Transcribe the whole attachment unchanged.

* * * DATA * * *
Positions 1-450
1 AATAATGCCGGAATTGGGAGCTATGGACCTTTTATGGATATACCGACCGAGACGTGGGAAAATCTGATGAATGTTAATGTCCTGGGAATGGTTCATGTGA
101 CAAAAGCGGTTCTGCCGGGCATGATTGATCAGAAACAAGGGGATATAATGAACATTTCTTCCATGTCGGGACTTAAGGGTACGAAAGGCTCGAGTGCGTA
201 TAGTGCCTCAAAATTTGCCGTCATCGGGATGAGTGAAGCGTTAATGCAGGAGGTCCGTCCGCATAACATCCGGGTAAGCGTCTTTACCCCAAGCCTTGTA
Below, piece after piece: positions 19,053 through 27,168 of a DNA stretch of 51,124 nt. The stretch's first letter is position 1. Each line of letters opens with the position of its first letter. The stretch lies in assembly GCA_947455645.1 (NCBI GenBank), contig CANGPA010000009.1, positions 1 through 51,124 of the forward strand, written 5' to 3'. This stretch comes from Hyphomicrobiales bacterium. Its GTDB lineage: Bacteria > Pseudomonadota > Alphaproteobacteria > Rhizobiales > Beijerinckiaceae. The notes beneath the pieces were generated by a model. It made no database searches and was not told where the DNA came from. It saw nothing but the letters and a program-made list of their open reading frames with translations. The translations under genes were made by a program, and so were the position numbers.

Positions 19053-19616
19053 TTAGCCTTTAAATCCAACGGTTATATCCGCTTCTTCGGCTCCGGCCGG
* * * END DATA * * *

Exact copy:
Positions 1-450
1 AATAATGCCGGAATTGGGAGCTATGGACCTTTTATGGATATACCGACCGAGACGTGGGAAAATCTGATGAATGTTAATGTCCTGGGAATGGTTCATGTGA
101 CAAAAGCGGTTCTGCCGGGCATGATTGATCAGAAACAAGGGGATATAATGAACATTTCTTCCATGTCGGGACTTAAGGGTACGAAAGGCTCGAGTGCGTA
201 TAGTGCCTCAAAATTTGCCGTCATCGGGATGAGTGAAGCGTTAATGCAGGAGGTCCGTCCGCATAACATCCGGGTAAGCGTCTTTACCCCAAGCCTTGTA
Below, piece after piece: positions 19,053 through 27,168 of a DNA stretch of 51,124 nt. The stretch's first letter is position 1. Each line of letters opens with the position of its first letter. The stretch lies in assembly GCA_947455645.1 (NCBI GenBank), contig CANGPA010000009.1, positions 1 through 51,124 of the forward strand, written 5' to 3'. This stretch comes from Hyphomicrobiales bacterium. Its GTDB lineage: Bacteria > Pseudomonadota > Alphaproteobacteria > Rhizobiales > Beijerinckiaceae. The notes beneath the pieces were generated by a model. It made no database searches and was not told where the DNA came from. It saw nothing but the letters and a program-made list of their open reading frames with translations. The translations under genes were made by a program, and so were the position numbers.

Positions 19053-19616
19053 TTAGCCTTTAAATCCAACGGTTATATCCGCTTCTTCGGCTCCGGCCGG